All i can get gather is that you want fully potable customizations. And as portable customizations and user accounts are not an intended feature of OS X it cannot be achieved via the GUI.

    There's a lot in the CLI that the GUI simply does not account for, unfortunately it is a dire situation.


    This will always be the case. The GUI only provides the most useful and commonly used functions to accommodate at least a novice user, Apple decides what goes there... more specific things are left to the CLI because people who want to do things like change permissions will know how to use the CLI anyway. If you try and make the GUI accommodate all the functionality of the CLI then you end up with a very cluttered and confusing interface.

    As I have asked already and as you seem to have ignored, try to change
    more than just simple administrative non-sense things like permissions.
    Change the backgrounds of most of your folders, change their icons. For
    me, there is no .DS_Store! As a user I really don't want to know about
    permissions and ownerships and groups - it's not something someone
    writing music, or drawing, or surfing the web needs to know - is it? What do
    ownership and permissions have to do with sending and receiving email or
    chatting online? Or sending a picture to a family member? Is that truly good
    interface design? Should that be part of the user experience? Do I need to
    waste my time further writing what I already wrote and you simply did not
    read?


    I agree, ownership and permissions have nothing to do with any of that. However i was using them for a specific purpose. I was using them to achieve read only customizations, if you think that is a feature all users should have access to and should be included in the GUI then that is your opinion... however you can't just spin that around and attach it to Surfing, Email, Chat etc. because as you said: "As a user I really don't want to know about permissions and ownerships" ... and you don't have to know about it for any of those things.

    As for all the backgrounds and icons... i have tried them and they CAN all be done via the GUI. You are only ending up in the terminal becasue you want to find out how it works so you can make it portable... as i said it's not an intended feature so you can't complain.

    I'm sorry to hear OS X cannot fulfill your excessive portable customization needs...

    But you can't expect a tin of beans to grow you a bean stalk unless it says so on the packaging.

    I have nothing more to say
  • Bojan Landekic Level 1 Level 1 (0 points)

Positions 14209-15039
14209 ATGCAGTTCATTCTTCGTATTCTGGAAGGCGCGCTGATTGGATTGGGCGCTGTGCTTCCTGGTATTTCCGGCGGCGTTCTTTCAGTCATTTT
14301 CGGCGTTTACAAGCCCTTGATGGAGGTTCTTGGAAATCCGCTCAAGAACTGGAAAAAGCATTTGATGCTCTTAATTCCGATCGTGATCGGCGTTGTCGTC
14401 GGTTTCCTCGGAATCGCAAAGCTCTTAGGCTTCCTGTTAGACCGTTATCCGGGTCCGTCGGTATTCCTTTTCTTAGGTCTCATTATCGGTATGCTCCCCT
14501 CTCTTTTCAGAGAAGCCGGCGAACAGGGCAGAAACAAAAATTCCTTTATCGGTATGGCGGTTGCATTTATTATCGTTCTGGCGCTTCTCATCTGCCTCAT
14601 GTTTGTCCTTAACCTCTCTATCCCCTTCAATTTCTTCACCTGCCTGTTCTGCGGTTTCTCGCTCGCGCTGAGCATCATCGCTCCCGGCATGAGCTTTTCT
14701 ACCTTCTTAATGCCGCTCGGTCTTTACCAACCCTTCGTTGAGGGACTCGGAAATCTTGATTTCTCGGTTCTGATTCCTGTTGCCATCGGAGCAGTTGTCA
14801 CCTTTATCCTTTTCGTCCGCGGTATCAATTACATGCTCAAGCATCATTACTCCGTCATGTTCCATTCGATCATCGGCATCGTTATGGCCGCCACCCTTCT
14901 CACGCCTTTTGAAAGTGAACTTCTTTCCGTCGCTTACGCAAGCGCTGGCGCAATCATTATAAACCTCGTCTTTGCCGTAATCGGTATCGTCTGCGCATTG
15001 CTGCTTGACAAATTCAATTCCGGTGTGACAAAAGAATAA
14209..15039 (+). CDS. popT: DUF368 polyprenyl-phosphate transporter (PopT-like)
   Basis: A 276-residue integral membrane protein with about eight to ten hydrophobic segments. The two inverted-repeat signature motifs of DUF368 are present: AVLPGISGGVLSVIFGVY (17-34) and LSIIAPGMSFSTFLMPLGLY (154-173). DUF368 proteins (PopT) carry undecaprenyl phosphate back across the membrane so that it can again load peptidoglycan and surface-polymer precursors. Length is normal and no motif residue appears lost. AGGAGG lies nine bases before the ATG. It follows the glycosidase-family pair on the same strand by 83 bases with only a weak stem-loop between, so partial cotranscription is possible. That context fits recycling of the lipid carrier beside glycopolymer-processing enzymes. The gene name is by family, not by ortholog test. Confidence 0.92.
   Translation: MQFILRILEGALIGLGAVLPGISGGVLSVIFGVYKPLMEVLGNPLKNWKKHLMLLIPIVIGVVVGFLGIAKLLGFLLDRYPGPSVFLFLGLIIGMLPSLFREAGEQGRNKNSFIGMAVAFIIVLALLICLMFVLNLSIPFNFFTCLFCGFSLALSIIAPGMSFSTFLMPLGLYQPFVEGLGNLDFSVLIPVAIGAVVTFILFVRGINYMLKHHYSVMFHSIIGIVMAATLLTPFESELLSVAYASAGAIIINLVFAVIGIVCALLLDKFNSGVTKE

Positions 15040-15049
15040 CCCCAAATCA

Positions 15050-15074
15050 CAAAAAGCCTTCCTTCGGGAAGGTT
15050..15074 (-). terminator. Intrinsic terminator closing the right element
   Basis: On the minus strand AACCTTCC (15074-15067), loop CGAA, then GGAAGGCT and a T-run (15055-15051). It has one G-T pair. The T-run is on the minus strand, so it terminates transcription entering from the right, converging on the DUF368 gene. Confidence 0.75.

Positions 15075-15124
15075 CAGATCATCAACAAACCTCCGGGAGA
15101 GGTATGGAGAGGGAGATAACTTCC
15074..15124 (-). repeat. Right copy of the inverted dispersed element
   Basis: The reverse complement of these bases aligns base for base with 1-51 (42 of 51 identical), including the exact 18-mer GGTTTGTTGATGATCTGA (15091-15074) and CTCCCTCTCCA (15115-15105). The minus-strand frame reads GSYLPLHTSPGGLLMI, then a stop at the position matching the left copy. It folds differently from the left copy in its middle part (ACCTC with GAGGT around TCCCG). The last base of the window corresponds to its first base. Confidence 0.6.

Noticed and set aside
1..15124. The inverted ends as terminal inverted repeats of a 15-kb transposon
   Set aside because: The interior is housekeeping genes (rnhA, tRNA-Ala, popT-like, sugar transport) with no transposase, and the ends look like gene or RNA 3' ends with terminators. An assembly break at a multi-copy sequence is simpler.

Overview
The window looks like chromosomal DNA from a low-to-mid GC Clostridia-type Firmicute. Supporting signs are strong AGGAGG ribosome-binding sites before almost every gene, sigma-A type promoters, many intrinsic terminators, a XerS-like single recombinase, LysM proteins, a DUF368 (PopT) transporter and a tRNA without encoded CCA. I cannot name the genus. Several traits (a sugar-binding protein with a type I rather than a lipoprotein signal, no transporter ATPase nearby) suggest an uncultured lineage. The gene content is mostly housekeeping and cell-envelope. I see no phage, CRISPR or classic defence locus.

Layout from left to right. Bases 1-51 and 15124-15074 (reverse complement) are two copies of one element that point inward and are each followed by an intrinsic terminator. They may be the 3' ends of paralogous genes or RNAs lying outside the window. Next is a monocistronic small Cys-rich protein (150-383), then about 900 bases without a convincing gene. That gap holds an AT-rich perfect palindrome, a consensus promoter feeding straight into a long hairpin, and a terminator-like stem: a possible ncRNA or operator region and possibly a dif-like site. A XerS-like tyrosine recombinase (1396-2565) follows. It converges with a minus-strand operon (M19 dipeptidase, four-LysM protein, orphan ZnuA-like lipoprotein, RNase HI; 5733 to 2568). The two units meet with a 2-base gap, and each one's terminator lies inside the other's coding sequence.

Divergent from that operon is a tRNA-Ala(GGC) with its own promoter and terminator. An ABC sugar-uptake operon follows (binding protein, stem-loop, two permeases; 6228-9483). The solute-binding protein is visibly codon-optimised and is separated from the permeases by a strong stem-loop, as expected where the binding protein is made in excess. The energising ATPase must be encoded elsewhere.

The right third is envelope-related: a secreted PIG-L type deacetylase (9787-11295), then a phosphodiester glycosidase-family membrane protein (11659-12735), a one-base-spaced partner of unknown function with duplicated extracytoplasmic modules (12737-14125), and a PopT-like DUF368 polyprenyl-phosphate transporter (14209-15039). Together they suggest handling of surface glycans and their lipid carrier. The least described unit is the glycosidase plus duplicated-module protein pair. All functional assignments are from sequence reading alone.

The indications are that it isn't of utmost
    importance to anyone but you, Bojan. Or maybe people
    who care about it just prefer more congenial company.


    Perhaps your indication tresholds are wrongly calibrated eww?
  • Bojan Landekic Level 1 Level 1 (0 points)
    I'm sorry Bojan, I really dont have the patience to
    argue this with you anymore.


    It's okay. The problem is not that simple to solve, it seems far too complicated for even those Apple has hired!

    All i can get gather is that you want fully potable
    customizations. And as portable customizations and
    user accounts are not an intended feature of OS X it
    cannot be achieved via the GUI.


    Do you work for Apple or have been on the design team of OS X?

    There's a lot in the CLI that the GUI simply does

    not account for, unfortunately it is a dire
    situation.

    This will always be the case.


    No it won't.

    The GUI only provides
    the most useful and commonly used functions to
    accommodate at least a novice user, Apple decides
    what goes there... more specific things are left to
    the CLI because people who want to do things like
    change permissions will know how to use the CLI
    anyway.


    A novice user would want to customize the GUi as the first step towards familiarization and then learn all the commands and interface widgets and other ********. Do you learn how to build a house first or do you first decorate your room? What sort of ****** up logic are you using to rationalize what you just wrote? I've never built a house from the ground up and neither should a novice user - unless your definition of novice differs from mine. To me a novice user is someone who has just got a Mac and has no unix, hacking, coding, or similar computer experience. Do we at least agree on the meaning of novice?

    Changing permissions is actually easier with the GUI, unfortunately it does not always work! Selecting a folder, pressing apple-I, clicking a triangle, then selecting an item from a list and clicking a button that applies it to all enclosed items is far easier than opening the terminal, knowing about deprecated properties of chmod, chown and chgrp, knowing the proper syntax of - and --, understanding hfs+ and it's now unix-derived history, and remembering which flavor uses a capital R vs lower case r. By all aspects, the GUI seems far more efficient and makes the CLI seem as if used by rather stupid and hard headed admins who make the user's life difficult thus forcing almost every user to become an admin if they want to do something as simple an bening as move a folder from one computer to another without losing their folder icons and background image.

    If you try and make the GUI accommodate all
    the functionality of the CLI then you end up with a
    very cluttered and confusing interface.


    You've tried and that's what you think? Because as I've explained just now the file permissions and ownership change is implemented much better in the GUI than the CLI. I did mention it doesn't work all the time, and when it doesn't, if the user doesn't know what I explained then they'd have to change permissions one item at a time.

    That requiers way more patience than you seem to have.


    As I have asked already and as you seem to have